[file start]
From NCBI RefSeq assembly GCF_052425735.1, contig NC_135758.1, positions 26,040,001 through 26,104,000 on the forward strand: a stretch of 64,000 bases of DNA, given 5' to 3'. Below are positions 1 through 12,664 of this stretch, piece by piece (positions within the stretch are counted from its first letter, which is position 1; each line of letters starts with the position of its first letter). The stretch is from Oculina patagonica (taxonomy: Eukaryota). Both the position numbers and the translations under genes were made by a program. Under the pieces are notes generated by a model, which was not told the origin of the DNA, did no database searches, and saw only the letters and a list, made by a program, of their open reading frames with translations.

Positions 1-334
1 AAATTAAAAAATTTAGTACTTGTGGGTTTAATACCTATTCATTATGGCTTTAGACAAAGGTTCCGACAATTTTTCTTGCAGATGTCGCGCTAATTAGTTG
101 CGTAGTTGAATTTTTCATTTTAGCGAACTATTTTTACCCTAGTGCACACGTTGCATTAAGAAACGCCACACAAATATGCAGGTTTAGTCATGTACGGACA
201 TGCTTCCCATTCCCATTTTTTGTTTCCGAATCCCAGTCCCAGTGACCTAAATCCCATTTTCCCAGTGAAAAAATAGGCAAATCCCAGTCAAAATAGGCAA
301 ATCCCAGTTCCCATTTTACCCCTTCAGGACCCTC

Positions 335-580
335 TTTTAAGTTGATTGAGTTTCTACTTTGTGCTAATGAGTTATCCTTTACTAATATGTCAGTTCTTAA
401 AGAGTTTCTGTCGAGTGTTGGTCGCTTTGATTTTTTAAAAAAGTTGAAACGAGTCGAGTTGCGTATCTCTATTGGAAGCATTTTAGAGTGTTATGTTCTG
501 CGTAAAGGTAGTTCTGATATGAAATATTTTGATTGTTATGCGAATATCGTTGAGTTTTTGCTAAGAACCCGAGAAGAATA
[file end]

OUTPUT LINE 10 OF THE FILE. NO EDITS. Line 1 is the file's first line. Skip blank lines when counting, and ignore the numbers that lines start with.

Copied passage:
501 CGTAAAGGTAGTTCTGATATGAAATATTTTGATTGTTATGCGAATATCGTTGAGTTTTTGCTAAGAACCCGAGAAGAATA